Thursday, 21 May 2015

"It's going to rain" - Reflections from a play day in Australia

He was hesitant to join in. He was a little bigger than all the other kids and didn't want to intrude on anyone else's play. But he was hovering on the periphery as much as us playworkers were, so I knew he wanted a way in. So I waited.

I had constructed a swing like hammock with a long piece of cloth on the only big tree in our play space. It was by the road so I made a point in staying road side and offered up assistance with swinging and spinning the gathered children. They giggled and screamed as they span round and round.

There was a queue, but it was way too hot to stop and wait in the sun, so I made up nicknames for the children, to make them laugh, and to shout them back later. There was Multicolour Girl, Princess Dress, White T-Shirt Boy and Stripey Boy. It was way to warm to begin to remember names.

He observed from a closer spot. Still not really interacting with anyone, but quietly listening and watching. There was suddenly less children. The sun had been replaced by grey clouds and the air had a thick soupy quality. He headed slowly towards me as I did an obvious weight check in the hammock briefly to assure him, just as I had done for every other child.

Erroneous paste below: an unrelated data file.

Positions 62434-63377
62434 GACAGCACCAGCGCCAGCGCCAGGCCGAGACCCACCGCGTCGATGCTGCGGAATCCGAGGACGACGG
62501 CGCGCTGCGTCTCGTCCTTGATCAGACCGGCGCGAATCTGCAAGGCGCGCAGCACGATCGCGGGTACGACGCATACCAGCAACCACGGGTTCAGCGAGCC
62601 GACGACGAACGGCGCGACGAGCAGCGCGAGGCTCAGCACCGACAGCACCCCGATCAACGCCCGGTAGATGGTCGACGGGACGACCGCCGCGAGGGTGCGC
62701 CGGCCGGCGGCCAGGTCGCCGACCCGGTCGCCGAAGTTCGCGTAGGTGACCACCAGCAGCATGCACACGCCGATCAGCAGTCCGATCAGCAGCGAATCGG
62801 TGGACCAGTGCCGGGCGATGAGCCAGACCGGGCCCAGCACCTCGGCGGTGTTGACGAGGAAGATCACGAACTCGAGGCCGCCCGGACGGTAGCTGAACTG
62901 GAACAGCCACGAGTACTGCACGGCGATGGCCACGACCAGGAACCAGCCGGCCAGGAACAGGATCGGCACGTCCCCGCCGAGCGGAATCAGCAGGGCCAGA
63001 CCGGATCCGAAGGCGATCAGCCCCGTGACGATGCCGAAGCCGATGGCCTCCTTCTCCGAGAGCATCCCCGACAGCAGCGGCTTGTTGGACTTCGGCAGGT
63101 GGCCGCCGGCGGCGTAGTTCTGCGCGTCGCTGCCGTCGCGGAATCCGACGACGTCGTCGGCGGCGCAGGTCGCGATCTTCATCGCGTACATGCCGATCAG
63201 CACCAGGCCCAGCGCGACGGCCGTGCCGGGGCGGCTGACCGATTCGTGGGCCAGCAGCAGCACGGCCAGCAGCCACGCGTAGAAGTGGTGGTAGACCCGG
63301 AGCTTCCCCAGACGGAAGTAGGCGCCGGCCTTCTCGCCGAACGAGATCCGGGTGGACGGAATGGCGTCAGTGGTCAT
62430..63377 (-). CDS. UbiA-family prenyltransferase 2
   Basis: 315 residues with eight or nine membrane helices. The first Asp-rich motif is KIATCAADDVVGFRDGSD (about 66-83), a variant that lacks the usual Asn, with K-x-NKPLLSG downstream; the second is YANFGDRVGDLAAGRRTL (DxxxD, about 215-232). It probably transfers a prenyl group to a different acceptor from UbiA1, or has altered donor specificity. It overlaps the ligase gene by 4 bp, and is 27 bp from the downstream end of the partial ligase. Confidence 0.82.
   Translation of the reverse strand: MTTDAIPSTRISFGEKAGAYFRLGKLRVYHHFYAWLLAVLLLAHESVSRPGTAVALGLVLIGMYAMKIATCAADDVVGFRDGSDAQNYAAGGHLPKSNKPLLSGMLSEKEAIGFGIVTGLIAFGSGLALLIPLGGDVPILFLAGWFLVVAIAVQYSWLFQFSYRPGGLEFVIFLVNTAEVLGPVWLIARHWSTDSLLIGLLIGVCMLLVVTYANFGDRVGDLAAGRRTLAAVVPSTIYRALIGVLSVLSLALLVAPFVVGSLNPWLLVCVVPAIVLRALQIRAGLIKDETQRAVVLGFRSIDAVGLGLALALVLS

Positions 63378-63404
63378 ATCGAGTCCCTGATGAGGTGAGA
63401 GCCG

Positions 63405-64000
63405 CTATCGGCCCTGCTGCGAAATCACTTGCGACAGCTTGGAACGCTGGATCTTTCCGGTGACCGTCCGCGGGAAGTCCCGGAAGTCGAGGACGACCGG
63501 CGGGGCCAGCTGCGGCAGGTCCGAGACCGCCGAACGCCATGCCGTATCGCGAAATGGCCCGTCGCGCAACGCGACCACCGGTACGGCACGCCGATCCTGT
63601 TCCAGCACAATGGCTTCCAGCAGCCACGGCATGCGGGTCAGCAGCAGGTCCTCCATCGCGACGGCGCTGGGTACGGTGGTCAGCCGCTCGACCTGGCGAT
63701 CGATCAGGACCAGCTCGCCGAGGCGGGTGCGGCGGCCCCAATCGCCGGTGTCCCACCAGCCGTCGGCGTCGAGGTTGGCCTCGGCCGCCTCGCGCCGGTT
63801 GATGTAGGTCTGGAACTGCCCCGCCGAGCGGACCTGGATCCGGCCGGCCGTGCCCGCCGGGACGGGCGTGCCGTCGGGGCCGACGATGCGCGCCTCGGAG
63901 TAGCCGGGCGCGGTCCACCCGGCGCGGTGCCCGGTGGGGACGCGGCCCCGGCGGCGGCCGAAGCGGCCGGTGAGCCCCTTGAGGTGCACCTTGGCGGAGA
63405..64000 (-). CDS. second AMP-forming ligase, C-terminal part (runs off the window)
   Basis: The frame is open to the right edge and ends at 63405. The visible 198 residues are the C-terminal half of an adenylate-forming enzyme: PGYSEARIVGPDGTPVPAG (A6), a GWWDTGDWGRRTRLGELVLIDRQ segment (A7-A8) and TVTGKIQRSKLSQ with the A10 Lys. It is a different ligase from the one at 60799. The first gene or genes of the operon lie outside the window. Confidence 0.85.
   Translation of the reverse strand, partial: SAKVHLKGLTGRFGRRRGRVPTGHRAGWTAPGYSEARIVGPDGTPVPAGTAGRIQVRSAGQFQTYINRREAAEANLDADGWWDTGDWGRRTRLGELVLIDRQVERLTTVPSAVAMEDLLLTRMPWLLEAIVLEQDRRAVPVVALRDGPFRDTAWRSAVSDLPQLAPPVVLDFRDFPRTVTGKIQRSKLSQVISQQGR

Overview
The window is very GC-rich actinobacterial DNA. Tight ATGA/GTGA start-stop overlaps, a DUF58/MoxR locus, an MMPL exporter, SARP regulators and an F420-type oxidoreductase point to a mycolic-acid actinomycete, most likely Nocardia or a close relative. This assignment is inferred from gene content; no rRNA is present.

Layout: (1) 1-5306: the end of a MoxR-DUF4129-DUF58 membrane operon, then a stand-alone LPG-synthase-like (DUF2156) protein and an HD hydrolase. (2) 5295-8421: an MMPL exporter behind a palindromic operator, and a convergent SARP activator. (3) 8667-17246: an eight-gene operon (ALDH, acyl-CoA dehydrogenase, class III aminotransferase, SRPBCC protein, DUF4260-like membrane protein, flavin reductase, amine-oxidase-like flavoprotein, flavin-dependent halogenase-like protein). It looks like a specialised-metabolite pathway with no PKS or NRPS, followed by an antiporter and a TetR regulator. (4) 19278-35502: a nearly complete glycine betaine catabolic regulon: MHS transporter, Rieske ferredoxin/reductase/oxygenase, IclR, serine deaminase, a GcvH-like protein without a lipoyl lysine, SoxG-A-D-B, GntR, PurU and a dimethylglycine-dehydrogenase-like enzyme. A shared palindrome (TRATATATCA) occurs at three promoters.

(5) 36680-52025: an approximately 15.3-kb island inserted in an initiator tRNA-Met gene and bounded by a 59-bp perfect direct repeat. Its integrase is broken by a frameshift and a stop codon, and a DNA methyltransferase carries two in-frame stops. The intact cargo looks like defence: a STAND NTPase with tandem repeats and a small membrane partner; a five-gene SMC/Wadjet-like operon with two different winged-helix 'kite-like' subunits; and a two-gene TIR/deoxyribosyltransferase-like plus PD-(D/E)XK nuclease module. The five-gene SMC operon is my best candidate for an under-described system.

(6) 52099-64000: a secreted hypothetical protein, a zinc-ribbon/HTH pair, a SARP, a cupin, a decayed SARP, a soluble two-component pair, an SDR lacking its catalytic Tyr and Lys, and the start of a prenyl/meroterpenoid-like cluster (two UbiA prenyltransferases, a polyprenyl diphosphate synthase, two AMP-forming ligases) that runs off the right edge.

"Will you help me to swing?"

"Of course"

I helped him into the hammock swing. It took some pushing and shoving, but I didn't make a big deal of it: every kid had struggled. He was in, and looked peaceful. I pushed the swing gently for a little while.

"Did you come on a plane?"

"Yes. Two planes actually."

"I flew on a plane once. A long time ago."

"Where did you fly from?"

"South Africa. I was very small."

"Have you been back since?"

He shakes his head and looks sad. "I don't remember it very much."

"One day you can go back. You can get on another plane."

"Maybe."

He sits quietly in the hammock, and I keep swinging. Above, the clouds gather and look angry.

"Do you think it's going to rain?"

He looks at me with very certain eyes and says "It's going to to rain."

Moments later, I feel a few fat drops of water. I help him get out of the hammock and together we pull it out of the tree. He turns and makes eye contact, and then disappears, back into the periphery.

And then it rained.

The play site, just before we left. It rained hard for 30 minutes, complete with electrical storm which left the whole city with no power for 2 days. It was the hottest 2 days of my life, but I'm so glad that I got this play moment in before all that crazy started.

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